While a war of words rage between Community Safety MEC Dan Plato and provincial police commissioner Arno Lamoer, over 100 Nyanga informal settlements residents marched to the Nyanga police station yesterday, accusing cops of failing to do their job
Residents said the police station “is as good as dead’ as police officers as cops did almost nothing to protect the area.
The marchers demanded the police station to be closed, saying criminals are running rampant anyway.
“This police station is dead. Not so long ago a man was killed here, no one has been arrested. As if that was not enough two cops were also killed, this proves that this area has criminals,” residents shouted outside police station.
Buziwe Masoko, from Mau-Mau informal settlement, said when criminals broke in her house she called cops who only arrived the next morning to take finger prints.
“Ever since then I never saw cops. My house has been broken into more than three times … they are useless,” said Masoko.
Marcher Ntobeko Ningi said the reason residents decided to march was because they though since two police officers were shot, one of the fatally, in Nyanga on Monday night, police might now show some interest in combating crime.
“We had several meetings in the police station but nothing positive came out of them, maybe now that one of them has been killed they will start to act. This should prove to them that Nyanga is not a safe area,” said Ningi.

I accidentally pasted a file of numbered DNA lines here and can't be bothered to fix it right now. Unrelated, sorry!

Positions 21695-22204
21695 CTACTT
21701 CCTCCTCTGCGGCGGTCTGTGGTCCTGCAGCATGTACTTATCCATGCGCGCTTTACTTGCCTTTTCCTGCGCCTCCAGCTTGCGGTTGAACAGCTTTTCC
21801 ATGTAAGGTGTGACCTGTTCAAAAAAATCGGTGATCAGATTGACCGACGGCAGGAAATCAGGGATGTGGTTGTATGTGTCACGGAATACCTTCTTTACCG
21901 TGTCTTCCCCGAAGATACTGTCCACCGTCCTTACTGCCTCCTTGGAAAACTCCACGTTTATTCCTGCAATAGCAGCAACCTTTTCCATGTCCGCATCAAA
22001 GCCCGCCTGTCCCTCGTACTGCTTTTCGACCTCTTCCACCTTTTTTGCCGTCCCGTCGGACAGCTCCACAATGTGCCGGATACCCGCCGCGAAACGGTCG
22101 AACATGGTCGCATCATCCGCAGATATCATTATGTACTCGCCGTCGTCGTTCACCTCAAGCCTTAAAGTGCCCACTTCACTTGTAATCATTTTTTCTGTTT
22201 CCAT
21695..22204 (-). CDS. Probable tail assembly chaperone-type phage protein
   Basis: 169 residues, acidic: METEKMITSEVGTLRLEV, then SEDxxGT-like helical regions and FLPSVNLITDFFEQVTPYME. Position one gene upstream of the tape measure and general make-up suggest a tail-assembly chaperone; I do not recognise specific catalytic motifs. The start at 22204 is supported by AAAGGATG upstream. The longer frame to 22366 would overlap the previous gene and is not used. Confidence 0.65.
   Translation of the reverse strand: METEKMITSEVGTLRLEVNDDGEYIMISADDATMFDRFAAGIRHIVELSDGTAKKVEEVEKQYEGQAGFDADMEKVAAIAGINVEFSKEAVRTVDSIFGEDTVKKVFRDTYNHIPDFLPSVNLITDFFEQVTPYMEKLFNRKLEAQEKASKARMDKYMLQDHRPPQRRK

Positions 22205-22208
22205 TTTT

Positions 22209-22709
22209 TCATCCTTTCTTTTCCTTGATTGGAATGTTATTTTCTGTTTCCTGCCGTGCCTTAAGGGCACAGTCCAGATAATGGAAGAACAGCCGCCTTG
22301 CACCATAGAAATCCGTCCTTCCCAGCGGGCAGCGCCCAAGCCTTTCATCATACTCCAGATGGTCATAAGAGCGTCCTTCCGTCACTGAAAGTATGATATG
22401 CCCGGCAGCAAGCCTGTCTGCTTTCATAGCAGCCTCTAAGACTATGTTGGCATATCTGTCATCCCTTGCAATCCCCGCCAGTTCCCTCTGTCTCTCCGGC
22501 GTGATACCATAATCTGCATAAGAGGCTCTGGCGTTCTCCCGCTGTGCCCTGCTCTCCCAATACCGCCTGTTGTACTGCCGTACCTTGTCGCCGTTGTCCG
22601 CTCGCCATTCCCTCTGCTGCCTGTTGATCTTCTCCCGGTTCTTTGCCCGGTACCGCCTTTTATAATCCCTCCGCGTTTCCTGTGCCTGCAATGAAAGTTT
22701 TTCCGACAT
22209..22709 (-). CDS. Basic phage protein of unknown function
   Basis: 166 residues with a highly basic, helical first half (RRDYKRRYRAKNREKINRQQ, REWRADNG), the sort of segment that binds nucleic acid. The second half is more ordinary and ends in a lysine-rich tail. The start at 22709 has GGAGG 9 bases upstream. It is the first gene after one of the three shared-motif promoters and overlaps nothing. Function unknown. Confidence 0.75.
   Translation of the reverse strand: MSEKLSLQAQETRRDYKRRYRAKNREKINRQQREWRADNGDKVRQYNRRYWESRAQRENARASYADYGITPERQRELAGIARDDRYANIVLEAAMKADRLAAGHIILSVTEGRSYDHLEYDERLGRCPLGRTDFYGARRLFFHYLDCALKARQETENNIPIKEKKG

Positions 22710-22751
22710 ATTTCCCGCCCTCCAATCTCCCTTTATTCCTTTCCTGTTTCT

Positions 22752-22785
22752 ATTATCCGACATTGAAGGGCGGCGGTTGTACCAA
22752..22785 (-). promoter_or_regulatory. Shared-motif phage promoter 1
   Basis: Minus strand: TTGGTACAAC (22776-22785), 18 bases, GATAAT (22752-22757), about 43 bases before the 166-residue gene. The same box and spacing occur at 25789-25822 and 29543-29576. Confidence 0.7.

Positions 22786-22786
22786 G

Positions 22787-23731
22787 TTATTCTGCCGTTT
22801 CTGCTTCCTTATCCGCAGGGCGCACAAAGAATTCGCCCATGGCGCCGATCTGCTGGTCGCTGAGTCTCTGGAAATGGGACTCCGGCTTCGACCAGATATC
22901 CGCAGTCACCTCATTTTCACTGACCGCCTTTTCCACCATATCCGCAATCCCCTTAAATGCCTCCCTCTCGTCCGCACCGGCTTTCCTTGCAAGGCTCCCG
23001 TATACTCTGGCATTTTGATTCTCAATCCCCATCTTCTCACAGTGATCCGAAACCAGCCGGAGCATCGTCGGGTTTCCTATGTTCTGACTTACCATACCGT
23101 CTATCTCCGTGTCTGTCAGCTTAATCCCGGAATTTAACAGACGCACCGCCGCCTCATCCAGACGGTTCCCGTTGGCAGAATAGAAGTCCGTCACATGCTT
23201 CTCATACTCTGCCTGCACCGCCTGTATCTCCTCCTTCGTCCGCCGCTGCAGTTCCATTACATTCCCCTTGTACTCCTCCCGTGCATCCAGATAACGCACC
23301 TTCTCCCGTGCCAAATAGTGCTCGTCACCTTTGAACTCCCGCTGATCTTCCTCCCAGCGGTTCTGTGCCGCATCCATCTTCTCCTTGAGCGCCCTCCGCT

The march to Nyanga police station was the third such march to Cape Town police stations in the space of a week.
On Monday YAB informal settlement residents marched to the Khayelitsha police station accusing police of not doing their job. The following day S-informal settlement residents marched to the same police station, accusing cops of acting rapidly to protect criminal from neighbourhood watch patrols while failing to protect innocent people.
On Wednesday Mayco member for Safety and Security JP Smith accused police leaders and the National government of doing everything in their power to prevent the Western Cape from winning the battle against gangs and crime, an accusation which caused Cosatu provincial leader Tony Ehrenreich to call for his resignation.
Meanwhile, the Social Justice Coalition has released a statement saying that in less than two weeks the SJC will be in the Constitutional Court challenging the Minister of Police Nathi Mthethwa’s appeal to stop the O’Regan Commission of Inquiry into policing in Khayelitsha.
The SJC contends that 360 people were murdered in Khayelitsha last year, a murder rate more than twice the national average.
The SJC contends people live in fear of falling victim to crime and violence, especially in informal settlements where going to a toilet can result in theft, assault, rape and death.
They say this is a severe lack of faith in the police and the criminal justice system to protect residents from harm, combat and investigate crime, and provide justice.
No response from the Nyanga police station was forthcoming yesterday. — Nombulelo Damba